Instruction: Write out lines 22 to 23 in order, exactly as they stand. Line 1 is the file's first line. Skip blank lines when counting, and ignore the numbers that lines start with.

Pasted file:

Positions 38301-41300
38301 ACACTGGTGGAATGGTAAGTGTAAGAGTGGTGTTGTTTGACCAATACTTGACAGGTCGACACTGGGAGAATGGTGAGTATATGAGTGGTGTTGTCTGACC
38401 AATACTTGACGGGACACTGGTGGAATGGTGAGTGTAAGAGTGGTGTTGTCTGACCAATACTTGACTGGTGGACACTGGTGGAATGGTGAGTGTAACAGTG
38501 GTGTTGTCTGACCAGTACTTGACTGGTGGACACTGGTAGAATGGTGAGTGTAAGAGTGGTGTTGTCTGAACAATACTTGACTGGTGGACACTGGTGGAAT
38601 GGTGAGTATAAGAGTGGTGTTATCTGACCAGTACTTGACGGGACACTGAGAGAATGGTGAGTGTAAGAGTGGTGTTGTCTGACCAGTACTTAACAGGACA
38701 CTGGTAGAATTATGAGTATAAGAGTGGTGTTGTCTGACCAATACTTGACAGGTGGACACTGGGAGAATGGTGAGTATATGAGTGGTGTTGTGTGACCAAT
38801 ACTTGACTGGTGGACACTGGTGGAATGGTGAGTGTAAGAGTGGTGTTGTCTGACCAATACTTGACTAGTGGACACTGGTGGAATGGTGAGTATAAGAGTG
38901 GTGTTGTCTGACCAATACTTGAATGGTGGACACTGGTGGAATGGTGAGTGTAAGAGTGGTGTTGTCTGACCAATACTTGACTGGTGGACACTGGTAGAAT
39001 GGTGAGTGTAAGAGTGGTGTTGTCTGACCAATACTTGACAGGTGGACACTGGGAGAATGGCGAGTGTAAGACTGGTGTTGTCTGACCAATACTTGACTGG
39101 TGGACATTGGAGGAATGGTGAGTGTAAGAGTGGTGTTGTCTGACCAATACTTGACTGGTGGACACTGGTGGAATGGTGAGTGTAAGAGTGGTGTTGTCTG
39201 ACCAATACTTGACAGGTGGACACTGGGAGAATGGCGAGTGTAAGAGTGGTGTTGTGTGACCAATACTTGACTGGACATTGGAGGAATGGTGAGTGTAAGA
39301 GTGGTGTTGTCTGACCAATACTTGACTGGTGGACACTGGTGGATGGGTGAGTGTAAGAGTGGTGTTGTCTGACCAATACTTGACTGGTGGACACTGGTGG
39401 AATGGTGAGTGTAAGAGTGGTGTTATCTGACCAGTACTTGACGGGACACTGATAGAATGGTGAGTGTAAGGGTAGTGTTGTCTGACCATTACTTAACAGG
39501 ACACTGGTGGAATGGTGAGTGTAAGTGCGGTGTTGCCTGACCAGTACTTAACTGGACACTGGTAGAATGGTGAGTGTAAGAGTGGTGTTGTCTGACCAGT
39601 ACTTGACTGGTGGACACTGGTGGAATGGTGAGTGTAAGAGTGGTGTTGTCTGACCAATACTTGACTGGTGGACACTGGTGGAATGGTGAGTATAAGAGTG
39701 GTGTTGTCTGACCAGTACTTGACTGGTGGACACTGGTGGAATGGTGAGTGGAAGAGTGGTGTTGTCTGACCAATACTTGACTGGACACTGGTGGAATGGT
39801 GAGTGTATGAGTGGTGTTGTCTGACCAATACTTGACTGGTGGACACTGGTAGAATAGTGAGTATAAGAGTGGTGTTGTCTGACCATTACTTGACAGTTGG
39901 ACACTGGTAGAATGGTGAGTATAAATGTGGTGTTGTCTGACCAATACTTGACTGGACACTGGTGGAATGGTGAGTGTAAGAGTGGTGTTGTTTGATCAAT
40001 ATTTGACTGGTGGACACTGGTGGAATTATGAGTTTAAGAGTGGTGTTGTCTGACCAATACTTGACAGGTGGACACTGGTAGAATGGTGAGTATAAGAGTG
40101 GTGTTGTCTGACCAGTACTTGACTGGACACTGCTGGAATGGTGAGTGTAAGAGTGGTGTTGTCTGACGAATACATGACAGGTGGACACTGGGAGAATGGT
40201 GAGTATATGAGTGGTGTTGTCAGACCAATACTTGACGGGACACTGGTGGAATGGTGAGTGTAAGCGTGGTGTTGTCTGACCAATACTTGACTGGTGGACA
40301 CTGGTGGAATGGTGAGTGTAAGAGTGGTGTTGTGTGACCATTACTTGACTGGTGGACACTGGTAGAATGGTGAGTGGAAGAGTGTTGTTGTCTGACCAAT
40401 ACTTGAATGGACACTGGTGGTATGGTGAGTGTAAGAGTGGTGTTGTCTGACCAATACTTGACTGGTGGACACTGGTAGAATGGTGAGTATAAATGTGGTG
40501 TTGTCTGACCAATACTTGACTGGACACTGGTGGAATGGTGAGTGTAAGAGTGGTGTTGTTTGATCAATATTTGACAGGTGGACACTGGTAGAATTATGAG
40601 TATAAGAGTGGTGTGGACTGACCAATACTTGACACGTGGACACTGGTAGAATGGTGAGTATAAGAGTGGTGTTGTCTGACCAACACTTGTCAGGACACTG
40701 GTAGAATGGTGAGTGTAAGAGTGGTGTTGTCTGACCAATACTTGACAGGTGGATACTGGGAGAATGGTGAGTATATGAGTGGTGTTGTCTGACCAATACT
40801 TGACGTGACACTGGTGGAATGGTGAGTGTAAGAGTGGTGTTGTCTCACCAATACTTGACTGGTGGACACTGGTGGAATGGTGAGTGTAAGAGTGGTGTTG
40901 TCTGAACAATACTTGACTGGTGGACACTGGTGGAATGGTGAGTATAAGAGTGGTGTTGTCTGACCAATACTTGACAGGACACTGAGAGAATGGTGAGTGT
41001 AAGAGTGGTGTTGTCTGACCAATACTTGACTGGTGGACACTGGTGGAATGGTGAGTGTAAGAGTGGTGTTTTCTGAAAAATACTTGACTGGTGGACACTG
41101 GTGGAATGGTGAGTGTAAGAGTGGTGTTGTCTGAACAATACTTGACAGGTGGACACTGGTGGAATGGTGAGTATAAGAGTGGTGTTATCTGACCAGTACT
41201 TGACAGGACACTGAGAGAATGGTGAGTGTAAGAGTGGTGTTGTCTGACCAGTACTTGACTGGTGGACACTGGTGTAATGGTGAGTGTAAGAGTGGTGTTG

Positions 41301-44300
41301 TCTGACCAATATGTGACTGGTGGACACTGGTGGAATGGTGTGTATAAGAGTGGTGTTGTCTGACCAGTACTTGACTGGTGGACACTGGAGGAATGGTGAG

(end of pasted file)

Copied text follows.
40301 CTGGTGGAATGGTGAGTGTAAGAGTGGTGTTGTGTGACCATTACTTGACTGGTGGACACTGGTAGAATGGTGAGTGGAAGAGTGTTGTTGTCTGACCAAT
40401 ACTTGAATGGACACTGGTGGTATGGTGAGTGTAAGAGTGGTGTTGTCTGACCAATACTTGACTGGTGGACACTGGTAGAATGGTGAGTATAAATGTGGTG